Articles published on this blog are my opinion only, and may not necessarily reflect the views of any organisations with which I am associated. Please be aware that articles posted on this blog are not intended as a substitute for professional medical advice. If you have a medical problem relating to breastfeeding, please seek further advice from a Lactation Consultant (IBCLC) or trained Breastfeeding Counsellor.

Saturday, 2 April 2011

Putting pizza back on the menu

Life is full of quietly inspiring people. One such quietly inspiring person is a friend of mine, who is generous and kind and always seems to be helping everyone else out, but asks very little of others herself. Life wasn't easy for her after the birth of her youngest baby: he always seemed unsettled, was an expert producer of green nappies, had trouble gaining weight and spent his entire little life scratching constantly at his inflamed skin. As time went by, it became increasingly apparent that this fussiness was not normal. Thinking he must be allergic to something, she tried eliminating various foods from her diet to see if it made any difference. Avoiding some foods seemed to make small improvements, but she could never quite put her finger on the exact culprit. After enduring this for months, she took him to have a test to find out whether he was allergic to anything. When the results came back, the list was surprisingly extensive. Her baby has multiple food intolerances, including some serious, life-threatening allergies. The cuplrits are:
  • wheat
  • dairy
  • eggs
  • soya
  • tomatoes
  • potatoes
  • red peppers
  • aubergines
  • chili
  • cape gooseberries
  • tobacco smoke
Obviously, the baby cannot eat anything on this list now that he has started solid foods. But my friend cannot touch anything on this list either. Because she is breastfeeding him, and the allergens from these foods have been passing into her breastmilk.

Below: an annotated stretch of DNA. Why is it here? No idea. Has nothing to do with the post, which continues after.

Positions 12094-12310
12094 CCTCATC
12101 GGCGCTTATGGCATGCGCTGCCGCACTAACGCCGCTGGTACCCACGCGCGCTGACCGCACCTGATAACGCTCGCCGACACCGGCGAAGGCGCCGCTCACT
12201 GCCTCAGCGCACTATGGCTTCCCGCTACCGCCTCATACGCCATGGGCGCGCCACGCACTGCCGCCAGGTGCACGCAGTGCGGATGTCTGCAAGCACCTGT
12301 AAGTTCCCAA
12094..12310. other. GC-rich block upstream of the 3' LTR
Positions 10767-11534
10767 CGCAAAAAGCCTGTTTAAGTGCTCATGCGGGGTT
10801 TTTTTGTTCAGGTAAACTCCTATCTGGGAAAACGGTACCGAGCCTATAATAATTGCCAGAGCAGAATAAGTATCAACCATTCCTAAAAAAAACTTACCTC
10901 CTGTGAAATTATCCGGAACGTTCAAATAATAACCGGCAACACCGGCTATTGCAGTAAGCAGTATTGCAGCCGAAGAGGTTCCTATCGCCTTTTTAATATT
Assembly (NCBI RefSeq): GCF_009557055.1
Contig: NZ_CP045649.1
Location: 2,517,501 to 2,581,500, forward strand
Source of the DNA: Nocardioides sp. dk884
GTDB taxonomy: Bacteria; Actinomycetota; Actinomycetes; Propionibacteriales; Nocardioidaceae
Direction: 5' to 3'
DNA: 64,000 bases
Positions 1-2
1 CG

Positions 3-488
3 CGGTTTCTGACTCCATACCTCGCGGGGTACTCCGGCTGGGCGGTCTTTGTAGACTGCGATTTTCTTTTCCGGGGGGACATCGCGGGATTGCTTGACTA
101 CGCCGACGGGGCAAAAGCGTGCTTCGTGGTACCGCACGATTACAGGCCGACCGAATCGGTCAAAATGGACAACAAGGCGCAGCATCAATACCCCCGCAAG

Most breastfeeding mothers don't have to watch what they eat because most babies have no problems with what their mother eats (1). So most breastfeeding mothers can eat whatever they like (hurrah!). However, a few babies will have obvious reactions to certain foods their mother eats (1). My friend has one such baby.

When I read the above list, I felt slightly overwhelmed: but those foods are in everything! Even specialist foods for people with allergies substitute foods on that list with other foods which are also on the list. What would my friend eat?!

Yet I watched in awe as she just got on with eliminating each of the foods on the blacklist from her diet. And I watched as her baby went from being a miserable, unsettled baby who struggled with weight gain, irritated skin and never slept, to being a happy, bright, chirpy little fellow with flawless skin and a healthy appetite. The difference has been dramatic.

For further information about breastfed babies and allergies, please take a look at:

So, what's the obvious thing to do for a dear friend whose diet has been impossibly restricted? Invite her round for Pizza Friday of course! (What can I say? I love a culinary challenge!)

Feeling confident I could create a wheat-free, tomatoless, cheeseless pizza, I did a bit of research, scratched my head over ingredients lists in the supermarket, and transformed my kitchen into a laboratory of experimentation. Everyone thought I was completely mad (I'm not disputing that), especially when I explained that I would not be eating normal pizza myself: no, I would be joining her in eating this creation! ...And, with a little help from my husband (he made the pizza base) I did it!!! The result was delicious, and surprisingly like pizza too, albeit a bit more orange.